Ottobock’s offices are located in building 7 of The Domain, a mixed-use development in north Austin that includes popular restaurants and retail, as well as several other top employers. The office is a short walk MetroRapid bus service and the MetroRail Red line, both of which provide access to downtown Austin.

Was the C-Suite involved in the project planning and design process? If so, how?

Ottobock opened its U.S. operations in Minneapolis in 1958, so the decision to relocate the headquarters to Austin, Texas reflected a strategic shift, and the success of this endeavor required considerable research and planning led by the regional executive team. They selected Austin because of the city’s reputation as a tech and innovation hub and for the skills and talent of its workforce. Regional President and CFO, Andreas Schultz, knew that the office environment played an important role in persuading some employees to relocate from Minneapolis, attracting new talent to the company and helping vendors and users understand the company’s products. As a result, he and others on the leadership team contributed to the vision and offered feedback on the design throughout the process.

The design also encourages movement—and thereby supports wellness—by offering a variety of environments for individual or team-based work and by centralizing amenities at the core, so that employees move around throughout the day. Image courtesy of Casey Dunn Photography.
The design encourages movement—and thereby supports wellness—by offering a variety of environments for individual or team-based work and by centralizing amenities at the core, so that employees move around throughout the day. Image courtesy of Casey Dunn Photography.

What kind of programming or visioning activities were used?

The design team facilitated interactive conversations with the client early in the design process. The team focused on how people would feel in each space and how the areas related to one other. The concepts were very new to Ottobock and its leadership wanted to make certain that acoustic and visual privacy needs were met while also achieving larger collaboration and interdepartmental cross-pollination goals.

Were any pre-planning surveys conducted to get employee input?

Data gathering occurred during the interactive meetings at the beginning of the design process rather than through surveys. Page did conduct a post occupancy survey.

Were there any other kind of employee engagement activities?

Most of the staff was relocating from Minneapolis to Austin, so there was a larger company change management strategy aimed at helping the staff integrate into Austin.

Inspiring collaboration was a key facet of the design. Image courtesy of Casey Dunn Photography.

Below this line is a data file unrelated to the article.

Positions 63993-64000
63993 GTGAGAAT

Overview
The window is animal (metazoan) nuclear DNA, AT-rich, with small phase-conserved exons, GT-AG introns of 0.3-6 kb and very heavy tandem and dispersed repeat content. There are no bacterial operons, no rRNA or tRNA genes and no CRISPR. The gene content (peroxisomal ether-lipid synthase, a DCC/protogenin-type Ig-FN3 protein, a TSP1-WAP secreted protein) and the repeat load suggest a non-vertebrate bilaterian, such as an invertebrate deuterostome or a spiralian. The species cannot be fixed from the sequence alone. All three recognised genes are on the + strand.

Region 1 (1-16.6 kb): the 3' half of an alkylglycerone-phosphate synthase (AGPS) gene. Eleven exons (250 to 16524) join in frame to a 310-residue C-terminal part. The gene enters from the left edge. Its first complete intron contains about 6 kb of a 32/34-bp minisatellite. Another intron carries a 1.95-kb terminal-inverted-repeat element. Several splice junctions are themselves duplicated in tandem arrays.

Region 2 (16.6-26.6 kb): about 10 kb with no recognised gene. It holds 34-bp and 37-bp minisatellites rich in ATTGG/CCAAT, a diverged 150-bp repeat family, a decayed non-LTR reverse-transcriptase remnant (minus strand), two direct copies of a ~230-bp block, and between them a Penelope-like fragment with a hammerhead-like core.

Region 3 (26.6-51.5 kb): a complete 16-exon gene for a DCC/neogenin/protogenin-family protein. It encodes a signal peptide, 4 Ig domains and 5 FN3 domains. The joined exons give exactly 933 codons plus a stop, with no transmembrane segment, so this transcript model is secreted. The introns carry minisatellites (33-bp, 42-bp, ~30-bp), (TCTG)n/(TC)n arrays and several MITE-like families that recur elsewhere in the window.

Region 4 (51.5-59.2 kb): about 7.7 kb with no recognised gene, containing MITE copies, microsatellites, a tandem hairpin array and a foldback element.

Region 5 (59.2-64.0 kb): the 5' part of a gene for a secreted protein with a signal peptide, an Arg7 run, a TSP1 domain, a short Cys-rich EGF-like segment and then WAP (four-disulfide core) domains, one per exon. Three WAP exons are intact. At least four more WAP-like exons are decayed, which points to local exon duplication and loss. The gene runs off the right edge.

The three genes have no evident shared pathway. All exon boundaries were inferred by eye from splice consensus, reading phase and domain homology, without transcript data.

Inspiring collaboration was a key facet of the design. Image courtesy of Casey Dunn Photography.

Please describe any program requirements that were unique or required any special research or design requirements.

The program included a showroom to display both modern and historical examples of Ottobock’s products. This evolved into an exhibition on Ottobock’s history, impact and legacy. Page and Ottobock integrated as much of the European standards of access to daylight and views into the space as possible.

Was there any emphasis or requirements on programming for health and wellbeing initiatives for employees?

Movement and universal access are the twin pillars of Ottobock’s mission. The design encourages movement with centralized amenities and a walking path that encourages employees to get up throughout the day. The entire office goes beyond code to embody universal design, so that users of all abilities feel comfortable. Elevated sections of floor provide all employees, not just those at the window line, with access to natural light and views. Barrisol panels act as interior skylights by introducing soft light and glow to interior spaces. No VOC materials, natural fibers, reclaimed wood, and cleanable surfaces ensure indoor air quality. Energy efficiency is baked into the lease, which details green building requirements 10 percent more stringent than the already strict local code.

Were there any special or unusual construction materials or techniques employed in the project?

Occupying the center of the space, an inserted form of sinuous walls and planes contains the office’s social and informal meeting spaces and conceals storage and mechanical spaces, so that the office feels airy and uncluttered. Its shape and materiality are drawn from the organic curves of Ottobock’s products and white mannequins, and it celebrates the reciprocal relationship between engineering and craft through dramatic 20-foot cantilevers achieved through rigorous structural engineering.